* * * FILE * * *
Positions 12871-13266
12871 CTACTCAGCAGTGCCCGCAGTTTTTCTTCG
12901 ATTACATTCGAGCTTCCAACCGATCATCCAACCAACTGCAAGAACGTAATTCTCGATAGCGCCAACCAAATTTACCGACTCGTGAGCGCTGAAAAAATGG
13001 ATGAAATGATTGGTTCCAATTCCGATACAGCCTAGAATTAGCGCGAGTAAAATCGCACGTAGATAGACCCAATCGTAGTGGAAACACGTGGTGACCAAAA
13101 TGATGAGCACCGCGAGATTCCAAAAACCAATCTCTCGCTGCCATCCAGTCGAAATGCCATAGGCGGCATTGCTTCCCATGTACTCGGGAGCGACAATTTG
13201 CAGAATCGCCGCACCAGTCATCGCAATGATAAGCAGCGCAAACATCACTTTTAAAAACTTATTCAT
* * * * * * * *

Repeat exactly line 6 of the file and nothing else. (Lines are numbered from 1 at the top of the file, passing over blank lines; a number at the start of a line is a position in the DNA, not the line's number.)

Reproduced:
13201 CAGAATCGCCGCACCAGTCATCGCAATGATAAGCAGCGCAAACATCACTTTTAAAAACTTATTCAT